High School Mechanisms of Action

Mechanisms of Effectiveness for the Narconon Prevention Program. Lennox R and Cecchini M. (2013). Final Project Report to Narconon International and Friends of Narconon, Intl.

Summary

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Background

The Narconon drug education curriculum for high school grades decreased levels of drug use and improved attitudes regarding drug harmfulness six months following curriculum completion compared with controls. The program sends a powerful abstinence message that was able to produce reductions in drug use behavior. Aspects of the 8-module curriculum correct prevalent but false messages while empowering youth to observe and draw their own conclusions. The program potentially also improves interpersonal skills, including a family component, and contributes to the development of appropriate group norms. These changes may result in shifts in perception of risk and corrected attitudes as individuals and as a group. As the mechanisms of action for this program are not known, this analysis aims to characterize the youth response patterns and use differences among those patterns to explore program components.

 

Methods

The present analysis used data from the original prevention 2007 evaluation of 995 participants from 14 schools in Hawaii and Oklahoma where participating schools were assigned to either Narconon drug education or a control group. Cluster analysis of proximal outcomes (changed attitudes, perception of risk, knowledge) in the experimental group was used to create responder groups. Responder analysis then explored the determinants of program effectiveness that might mediate the more distal outcomes, in this case substance use. Mediation analysis was used to assess the extent to which retention and application of the program information explains group differences in regard to substance use attitudes and behavior.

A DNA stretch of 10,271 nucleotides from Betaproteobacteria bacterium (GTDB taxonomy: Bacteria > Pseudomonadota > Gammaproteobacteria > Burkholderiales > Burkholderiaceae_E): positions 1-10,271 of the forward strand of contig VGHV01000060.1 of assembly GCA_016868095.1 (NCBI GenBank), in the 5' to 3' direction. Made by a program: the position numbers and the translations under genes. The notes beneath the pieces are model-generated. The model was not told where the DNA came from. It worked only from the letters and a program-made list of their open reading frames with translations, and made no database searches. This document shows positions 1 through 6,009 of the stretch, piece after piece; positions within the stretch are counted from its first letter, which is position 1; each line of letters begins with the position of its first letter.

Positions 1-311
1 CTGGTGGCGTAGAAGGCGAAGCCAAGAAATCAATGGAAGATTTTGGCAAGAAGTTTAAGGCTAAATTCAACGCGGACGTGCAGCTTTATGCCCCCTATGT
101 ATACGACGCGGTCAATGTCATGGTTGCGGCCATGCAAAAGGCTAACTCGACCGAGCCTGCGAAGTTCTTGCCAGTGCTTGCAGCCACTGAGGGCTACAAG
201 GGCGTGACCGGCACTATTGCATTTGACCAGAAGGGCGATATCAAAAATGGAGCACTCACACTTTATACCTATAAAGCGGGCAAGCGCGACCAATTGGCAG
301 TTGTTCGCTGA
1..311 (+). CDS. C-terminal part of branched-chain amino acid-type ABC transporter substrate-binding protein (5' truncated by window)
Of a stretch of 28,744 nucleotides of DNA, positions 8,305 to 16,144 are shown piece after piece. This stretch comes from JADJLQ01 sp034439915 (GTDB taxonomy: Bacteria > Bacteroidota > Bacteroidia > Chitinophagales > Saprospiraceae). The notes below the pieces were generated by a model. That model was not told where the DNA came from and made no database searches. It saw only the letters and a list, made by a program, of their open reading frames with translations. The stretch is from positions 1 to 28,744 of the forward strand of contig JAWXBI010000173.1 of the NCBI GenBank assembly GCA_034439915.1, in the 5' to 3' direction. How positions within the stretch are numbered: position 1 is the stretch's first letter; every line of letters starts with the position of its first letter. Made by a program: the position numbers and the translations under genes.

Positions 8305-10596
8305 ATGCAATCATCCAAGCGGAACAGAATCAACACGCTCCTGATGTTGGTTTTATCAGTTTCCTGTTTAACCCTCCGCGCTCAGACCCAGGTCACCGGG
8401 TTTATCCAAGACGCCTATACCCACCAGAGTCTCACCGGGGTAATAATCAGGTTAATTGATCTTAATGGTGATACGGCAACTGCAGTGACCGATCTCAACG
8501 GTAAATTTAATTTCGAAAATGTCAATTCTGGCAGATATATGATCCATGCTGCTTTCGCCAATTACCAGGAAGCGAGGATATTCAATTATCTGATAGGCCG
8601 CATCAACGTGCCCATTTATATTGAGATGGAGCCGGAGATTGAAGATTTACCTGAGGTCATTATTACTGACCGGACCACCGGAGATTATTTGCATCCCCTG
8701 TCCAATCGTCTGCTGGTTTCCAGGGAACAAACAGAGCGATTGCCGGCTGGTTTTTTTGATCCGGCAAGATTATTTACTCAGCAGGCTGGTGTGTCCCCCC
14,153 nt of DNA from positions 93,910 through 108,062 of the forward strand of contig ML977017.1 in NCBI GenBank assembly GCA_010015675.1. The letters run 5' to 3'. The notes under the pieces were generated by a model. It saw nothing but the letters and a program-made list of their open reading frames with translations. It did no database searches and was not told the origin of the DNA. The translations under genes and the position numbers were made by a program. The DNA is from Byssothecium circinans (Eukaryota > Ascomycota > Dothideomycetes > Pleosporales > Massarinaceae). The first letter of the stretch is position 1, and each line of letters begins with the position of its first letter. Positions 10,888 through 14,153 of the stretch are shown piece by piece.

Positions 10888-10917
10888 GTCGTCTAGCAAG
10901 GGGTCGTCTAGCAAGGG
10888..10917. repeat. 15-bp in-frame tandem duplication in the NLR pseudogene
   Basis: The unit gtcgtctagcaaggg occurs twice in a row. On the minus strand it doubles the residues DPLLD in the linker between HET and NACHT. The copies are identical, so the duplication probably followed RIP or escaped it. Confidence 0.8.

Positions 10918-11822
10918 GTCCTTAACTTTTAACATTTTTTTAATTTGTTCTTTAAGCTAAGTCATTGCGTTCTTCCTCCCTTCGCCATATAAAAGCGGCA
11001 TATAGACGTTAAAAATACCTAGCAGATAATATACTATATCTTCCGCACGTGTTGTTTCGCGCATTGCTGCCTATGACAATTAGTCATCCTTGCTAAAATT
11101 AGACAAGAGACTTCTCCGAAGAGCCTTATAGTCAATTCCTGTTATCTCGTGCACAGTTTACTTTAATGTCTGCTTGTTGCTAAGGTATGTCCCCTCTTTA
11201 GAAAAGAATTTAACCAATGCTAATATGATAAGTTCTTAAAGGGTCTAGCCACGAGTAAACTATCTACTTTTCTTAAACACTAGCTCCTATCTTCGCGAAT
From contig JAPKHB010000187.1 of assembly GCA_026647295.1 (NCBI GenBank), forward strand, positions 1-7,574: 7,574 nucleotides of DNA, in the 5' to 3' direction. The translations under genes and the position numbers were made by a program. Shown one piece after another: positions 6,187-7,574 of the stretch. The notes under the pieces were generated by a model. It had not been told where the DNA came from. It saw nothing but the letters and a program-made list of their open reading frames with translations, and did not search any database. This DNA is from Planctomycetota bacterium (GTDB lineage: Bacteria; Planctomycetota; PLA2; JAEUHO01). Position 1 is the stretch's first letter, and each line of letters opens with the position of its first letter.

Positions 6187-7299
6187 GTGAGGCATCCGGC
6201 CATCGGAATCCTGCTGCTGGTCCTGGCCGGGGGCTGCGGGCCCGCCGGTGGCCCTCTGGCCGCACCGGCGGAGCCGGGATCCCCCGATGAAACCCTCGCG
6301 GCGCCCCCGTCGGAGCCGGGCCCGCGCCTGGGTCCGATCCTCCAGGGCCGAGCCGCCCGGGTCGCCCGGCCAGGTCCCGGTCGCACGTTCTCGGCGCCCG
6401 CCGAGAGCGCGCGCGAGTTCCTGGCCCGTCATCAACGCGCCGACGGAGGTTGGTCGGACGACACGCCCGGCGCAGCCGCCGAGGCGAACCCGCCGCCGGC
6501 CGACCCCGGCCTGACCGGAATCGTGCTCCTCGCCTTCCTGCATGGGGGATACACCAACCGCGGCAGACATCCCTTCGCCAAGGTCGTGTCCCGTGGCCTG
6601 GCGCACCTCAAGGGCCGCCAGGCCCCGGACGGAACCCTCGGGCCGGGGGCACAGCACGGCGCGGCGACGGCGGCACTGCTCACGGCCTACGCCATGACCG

Results

The 307 youth in the experimental group without missing data were categorized into four possible responder groups:

  1. 118 youth already exhibited strong anti-drug attitudes and behaviors and continued to do so after the intervention;
  2. No youth who exhibited strong anti-drug attitudes and behaviors worsened after the intervention;
  3. 99 youth exhibited pro-drug attitudes and behaviors prior to the Narconon intervention then switched to strong anti-drug attitudes and behaviors after the intervention; and
  4. 90 youth exhibited pro-drug attitudes and behaviors and remained so despite the intervention.

For actual drug use as well as perceived harm, decisions regarding drug use, and disapproval, more accurate knowledge of the prevention program content resulted in decreased substance use, increased decisions to be drug free, increased perceived harmfulness of substance use, and increased disapproval of substance use.

 

Conclusions

The responder analysis indicates that participants identified as respondents to the intervention changed the most in regard to protective factors: attitudes, decisions, beliefs and knowledge regarding substance use. As the goal of preventing future drug use is thought to be accomplished through maintaining protective factors, an encouraging finding is that the cluster analysis did not reveal any cluster of respondents who went from good to bad in regard to these protective factors. All the participants that started good stayed good—they maintained their protective attitudes and beliefs.

 

The mediation analysis indicates that the knowledge imparted by the intervention impacted both substance use attitudes and substance use behavior a full six months after program completion. One might conjecture that greater certainty with knowledge and social norms imparted by the program helped shape healthy attitudes and communication skills regarding substance use, which in turn impacted the behavior of participants who received the intervention.